Pasture-ized Poultry

"Grazing is good.” That could be a cow talking. But Heather Karsten, assistant professor of crop production and ecology, says that when pastures are managed carefully, the whole agroecosystem benefits.

chicken in bushes
Gwendolyn Crews

Healthy chicken: A laying hen forages for clover.

First of all, says Karsten, it's good for the soil. Grass holds soil in place and keeps it from eroding. Grass root mass is like a big sponge, absorbing and retaining water. And grass's roots are dying all the time, “putting more organic matter into the soil, which contributes to soil aggregation and better water and air infiltration, and to more diverse biological activity, nutrient release, and carbon sequestration,” Karsten says. “The most fertile soils around the world developed under perennial grasslands.

“From a human perspective, the animals are out there grazing their own forage, managing their own feed, and spreading their own manure, so there's not as much labor, equipment, storage facilities, or energy involved for the farmer. And grazing systems, if they're well managed, can be very profitable.”

From the animal perspective, grazing is good for nutrition. With careful pasture management, grasses can provide high levels of protein and vitamins.

Cows graze. Goats graze. Horses graze. Why not chickens?

“Animals with just one stomach, like chickens and people, don't have the digestive micro-organisms needed to get all their nutrients from pasture,” Karsten admits. But there are advantages to raising even chickens on grass, she insists. Poultry raised on fresh pasture instead of stored grain get more unsaturated fats and vitamins in their diets. “It's like the difference between fresh and canned vegetables. There are more nutrients available in the fresh,” she says. Pasture-fed chickens can also get bonus nutrients by eating grass-dwelling insects. And grazing chickens on a pasture that has already been munched on by ruminants helps with the break-down and spread of manure. The chickens' diet must be supplemented with grain, but Karsten thinks it could still be cheaper to raise chickens on pasture and grain than on grain alone.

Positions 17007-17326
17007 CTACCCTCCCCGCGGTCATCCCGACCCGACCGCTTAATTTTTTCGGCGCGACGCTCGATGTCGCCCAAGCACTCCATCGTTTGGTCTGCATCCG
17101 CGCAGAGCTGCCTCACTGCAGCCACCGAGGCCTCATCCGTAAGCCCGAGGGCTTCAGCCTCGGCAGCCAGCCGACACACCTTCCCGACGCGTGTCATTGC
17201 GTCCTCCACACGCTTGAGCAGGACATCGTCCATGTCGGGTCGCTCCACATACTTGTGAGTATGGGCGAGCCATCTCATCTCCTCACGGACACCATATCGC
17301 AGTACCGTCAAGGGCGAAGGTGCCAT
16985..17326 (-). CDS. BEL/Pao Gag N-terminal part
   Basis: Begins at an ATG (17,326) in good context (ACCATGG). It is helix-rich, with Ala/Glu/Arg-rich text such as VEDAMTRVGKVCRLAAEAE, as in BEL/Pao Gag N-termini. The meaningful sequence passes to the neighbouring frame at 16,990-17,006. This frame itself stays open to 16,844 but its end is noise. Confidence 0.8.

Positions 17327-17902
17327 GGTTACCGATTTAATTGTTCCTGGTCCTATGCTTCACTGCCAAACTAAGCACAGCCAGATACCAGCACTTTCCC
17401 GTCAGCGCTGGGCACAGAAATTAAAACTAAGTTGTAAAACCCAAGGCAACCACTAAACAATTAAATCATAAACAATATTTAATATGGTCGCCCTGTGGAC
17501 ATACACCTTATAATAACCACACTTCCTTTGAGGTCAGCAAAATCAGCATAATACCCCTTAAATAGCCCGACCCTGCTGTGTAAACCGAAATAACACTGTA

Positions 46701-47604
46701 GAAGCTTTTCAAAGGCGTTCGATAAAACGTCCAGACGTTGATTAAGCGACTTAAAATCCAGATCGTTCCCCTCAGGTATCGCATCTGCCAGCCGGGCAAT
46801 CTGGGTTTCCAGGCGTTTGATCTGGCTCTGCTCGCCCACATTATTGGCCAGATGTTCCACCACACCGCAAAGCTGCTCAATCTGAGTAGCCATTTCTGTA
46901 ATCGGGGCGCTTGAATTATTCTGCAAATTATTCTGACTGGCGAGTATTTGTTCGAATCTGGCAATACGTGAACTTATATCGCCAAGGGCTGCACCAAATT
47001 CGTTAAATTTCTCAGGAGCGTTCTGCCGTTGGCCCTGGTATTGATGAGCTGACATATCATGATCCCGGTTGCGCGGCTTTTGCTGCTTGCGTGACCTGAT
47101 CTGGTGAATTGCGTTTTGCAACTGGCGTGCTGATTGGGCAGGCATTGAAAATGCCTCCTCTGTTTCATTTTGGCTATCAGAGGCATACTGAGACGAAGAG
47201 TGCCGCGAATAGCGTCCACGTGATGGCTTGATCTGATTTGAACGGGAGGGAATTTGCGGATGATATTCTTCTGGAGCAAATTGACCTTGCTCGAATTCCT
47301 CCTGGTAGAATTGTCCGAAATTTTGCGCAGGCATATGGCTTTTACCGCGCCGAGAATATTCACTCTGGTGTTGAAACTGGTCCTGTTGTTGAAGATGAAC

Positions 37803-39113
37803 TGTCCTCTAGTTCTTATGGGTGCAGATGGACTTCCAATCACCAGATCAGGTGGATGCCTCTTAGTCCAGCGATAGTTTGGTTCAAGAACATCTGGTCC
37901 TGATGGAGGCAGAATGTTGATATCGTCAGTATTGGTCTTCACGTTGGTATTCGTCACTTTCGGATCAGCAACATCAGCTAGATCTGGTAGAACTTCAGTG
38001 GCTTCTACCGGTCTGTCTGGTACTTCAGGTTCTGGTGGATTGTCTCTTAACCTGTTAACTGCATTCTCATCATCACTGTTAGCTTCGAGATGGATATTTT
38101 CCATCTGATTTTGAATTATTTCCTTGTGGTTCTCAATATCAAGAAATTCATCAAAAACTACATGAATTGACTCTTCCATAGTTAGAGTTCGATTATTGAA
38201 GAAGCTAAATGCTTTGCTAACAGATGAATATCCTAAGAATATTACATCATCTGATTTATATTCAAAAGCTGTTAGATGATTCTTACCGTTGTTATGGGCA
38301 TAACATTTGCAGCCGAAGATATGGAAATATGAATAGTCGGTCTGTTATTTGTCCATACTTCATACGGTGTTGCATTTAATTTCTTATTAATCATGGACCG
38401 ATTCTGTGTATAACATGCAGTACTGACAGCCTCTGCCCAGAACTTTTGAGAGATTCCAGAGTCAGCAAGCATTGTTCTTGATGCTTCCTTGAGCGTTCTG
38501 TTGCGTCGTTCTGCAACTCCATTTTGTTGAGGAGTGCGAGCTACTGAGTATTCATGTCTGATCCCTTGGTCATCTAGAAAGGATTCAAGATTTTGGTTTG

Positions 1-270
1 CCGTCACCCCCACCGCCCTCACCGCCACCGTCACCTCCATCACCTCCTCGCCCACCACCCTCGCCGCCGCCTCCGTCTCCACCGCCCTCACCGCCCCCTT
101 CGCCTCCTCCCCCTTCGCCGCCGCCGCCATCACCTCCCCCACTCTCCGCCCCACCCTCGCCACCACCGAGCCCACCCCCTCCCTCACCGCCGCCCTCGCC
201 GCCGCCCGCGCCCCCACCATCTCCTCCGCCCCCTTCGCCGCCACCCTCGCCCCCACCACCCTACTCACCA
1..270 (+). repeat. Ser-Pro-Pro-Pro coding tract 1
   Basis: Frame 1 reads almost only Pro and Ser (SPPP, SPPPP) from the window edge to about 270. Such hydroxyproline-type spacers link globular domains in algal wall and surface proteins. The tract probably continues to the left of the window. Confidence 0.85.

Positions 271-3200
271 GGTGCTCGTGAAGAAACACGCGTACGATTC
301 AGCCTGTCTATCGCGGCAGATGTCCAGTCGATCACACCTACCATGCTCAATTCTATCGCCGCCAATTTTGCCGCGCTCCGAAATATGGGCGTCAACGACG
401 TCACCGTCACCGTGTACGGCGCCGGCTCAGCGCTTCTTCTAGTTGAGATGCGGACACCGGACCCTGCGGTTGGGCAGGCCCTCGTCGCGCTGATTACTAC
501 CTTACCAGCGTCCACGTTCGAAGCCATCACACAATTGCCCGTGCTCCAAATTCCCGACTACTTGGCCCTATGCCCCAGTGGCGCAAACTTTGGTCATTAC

Not all grasses are equal, however. “The leafier the plant, the higher the digestibility for
the animal,” says Karsten. If a pasture is overgrazed or the grass is too mature and “stemmy,” the nutritional benefits fall off. And in a recent study, Karsten and Ellen Seconi, a graduate student in agronomy, determined that legumes like alfalfa and clover are higher than grasses are in omega-3 fatty acids, which are thought to lower health risks including cancer, cardiovascular disease, and autoimmune disorders. Armed with this information, Karsten and Paul Patterson, associate professor of poultry science, set out to find the best pasture-plant species for optimal nutrition for the animal that could then be passed on to the human consumer.

Over a six-week period, Karsten, Patterson, and undergraduate assistant Gwendolyn Crews rotated 25 chickens from grass, to red and white clover, to alfalfa, grazing them for two weeks on each species. To facilitate rotation, they designed a mobile chicken coop with help from students from the Agricultural Systems Management Club. The coop, which could be trundled around the field on wheels, provided the chickens with food and water, protected them from predators, and served as a nest box. During each rotation, egg samples were taken and analyzed for levels of unsaturated fat and vitamins in their yolks. The researchers then compared eggs produced on each section of pasture to eggs taken from chickens raised in commercial cages on a typical grain diet.

They found that the pastured birds produced about three times more omega-3 fat in their eggs than did birds raised on an industrial diet. Regarding the best pasture mixes, “On average across all these periods, the mixtures highly dominated by legumes—clover and alfalfa—produced 18 percent more omega-3 fat than grass alone,” Karsten says. Eggs from the alfalfa pasture had 25 percent more omega-3s than grass-produced counterparts. “In absolute amounts, this was not a very big increase,” says Karsten. “But with more research and some different feeding regimes, it might go higher.”

Pasturing also boosted levels of vitamins A and E. “On average, we saw about twice as much vitamin E and 40 percent more vitamin A in the yolks of pasture-fed birds than in the caged birds. The longer the animals were on pasture, the more vitamins they produced,” Karsten says.

“From this study we confirmed three nutritional advantages of raising hens on pasture as compared to on an industry diet in cages: the increases in omega-3 fatty acids and in vitamins A and E. We also found that differences in omega-3 levels in plants have an effect on the eggs. And we learned how to manage chickens on pasture.”

Heather Karsten, Ph.D., is assistant professor of crop production and ecology in the College of Agricultural Sciences, 251 ASI Building, University Park, PA 16802; 814-863-3179; hdk3@psu.edu. Paul Patterson, Ph.D., is associate professor of poultry science in the College of Agricultural Sciences, 223 Henning Building, University Park, PA; 16802; 814-865-3414; php1@psu.edu. Gwendolyn Crews is a junior in agroecosystems with a minor in horticulture. Ellen Seconi is a graduate student in agronomy.

Last Updated May 01, 2003